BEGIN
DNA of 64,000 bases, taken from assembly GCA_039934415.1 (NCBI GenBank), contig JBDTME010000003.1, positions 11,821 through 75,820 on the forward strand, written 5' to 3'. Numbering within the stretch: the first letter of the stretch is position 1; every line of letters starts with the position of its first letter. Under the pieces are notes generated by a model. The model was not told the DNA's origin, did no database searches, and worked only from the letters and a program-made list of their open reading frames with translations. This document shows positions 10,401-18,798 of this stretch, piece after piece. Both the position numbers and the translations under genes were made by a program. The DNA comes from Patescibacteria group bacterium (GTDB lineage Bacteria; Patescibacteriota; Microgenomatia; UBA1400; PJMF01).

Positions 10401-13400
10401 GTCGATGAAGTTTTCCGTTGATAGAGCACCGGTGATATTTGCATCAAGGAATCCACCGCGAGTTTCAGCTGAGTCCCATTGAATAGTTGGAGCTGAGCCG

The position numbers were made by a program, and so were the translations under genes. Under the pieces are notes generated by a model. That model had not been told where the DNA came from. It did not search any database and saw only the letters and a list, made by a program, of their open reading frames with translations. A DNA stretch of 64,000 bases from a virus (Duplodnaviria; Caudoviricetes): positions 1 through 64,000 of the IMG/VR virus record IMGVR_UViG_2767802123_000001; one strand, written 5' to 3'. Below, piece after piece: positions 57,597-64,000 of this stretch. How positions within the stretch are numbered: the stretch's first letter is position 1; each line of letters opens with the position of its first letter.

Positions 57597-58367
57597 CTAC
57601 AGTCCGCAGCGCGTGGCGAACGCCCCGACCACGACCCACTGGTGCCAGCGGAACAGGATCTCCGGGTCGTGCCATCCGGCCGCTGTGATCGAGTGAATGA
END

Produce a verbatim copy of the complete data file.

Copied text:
DNA of 64,000 bases, taken from assembly GCA_039934415.1 (NCBI GenBank), contig JBDTME010000003.1, positions 11,821 through 75,820 on the forward strand, written 5' to 3'. Numbering within the stretch: the first letter of the stretch is position 1; every line of letters starts with the position of its first letter. Under the pieces are notes generated by a model. The model was not told the DNA's origin, did no database searches, and worked only from the letters and a program-made list of their open reading frames with translations. This document shows positions 10,401-18,798 of this stretch, piece after piece. Both the position numbers and the translations under genes were made by a program. The DNA comes from Patescibacteria group bacterium (GTDB lineage Bacteria; Patescibacteriota; Microgenomatia; UBA1400; PJMF01).

Positions 10401-13400
10401 GTCGATGAAGTTTTCCGTTGATAGAGCACCGGTGATATTTGCATCAAGGAATCCACCGCGAGTTTCAGCTGAGTCCCATTGAATAGTTGGAGCTGAGCCG

The position numbers were made by a program, and so were the translations under genes. Under the pieces are notes generated by a model. That model had not been told where the DNA came from. It did not search any database and saw only the letters and a list, made by a program, of their open reading frames with translations. A DNA stretch of 64,000 bases from a virus (Duplodnaviria; Caudoviricetes): positions 1 through 64,000 of the IMG/VR virus record IMGVR_UViG_2767802123_000001; one strand, written 5' to 3'. Below, piece after piece: positions 57,597-64,000 of this stretch. How positions within the stretch are numbered: the stretch's first letter is position 1; each line of letters opens with the position of its first letter.

Positions 57597-58367
57597 CTAC
57601 AGTCCGCAGCGCGTGGCGAACGCCCCGACCACGACCCACTGGTGCCAGCGGAACAGGATCTCCGGGTCGTGCCATCCGGCCGCTGTGATCGAGTGAATGA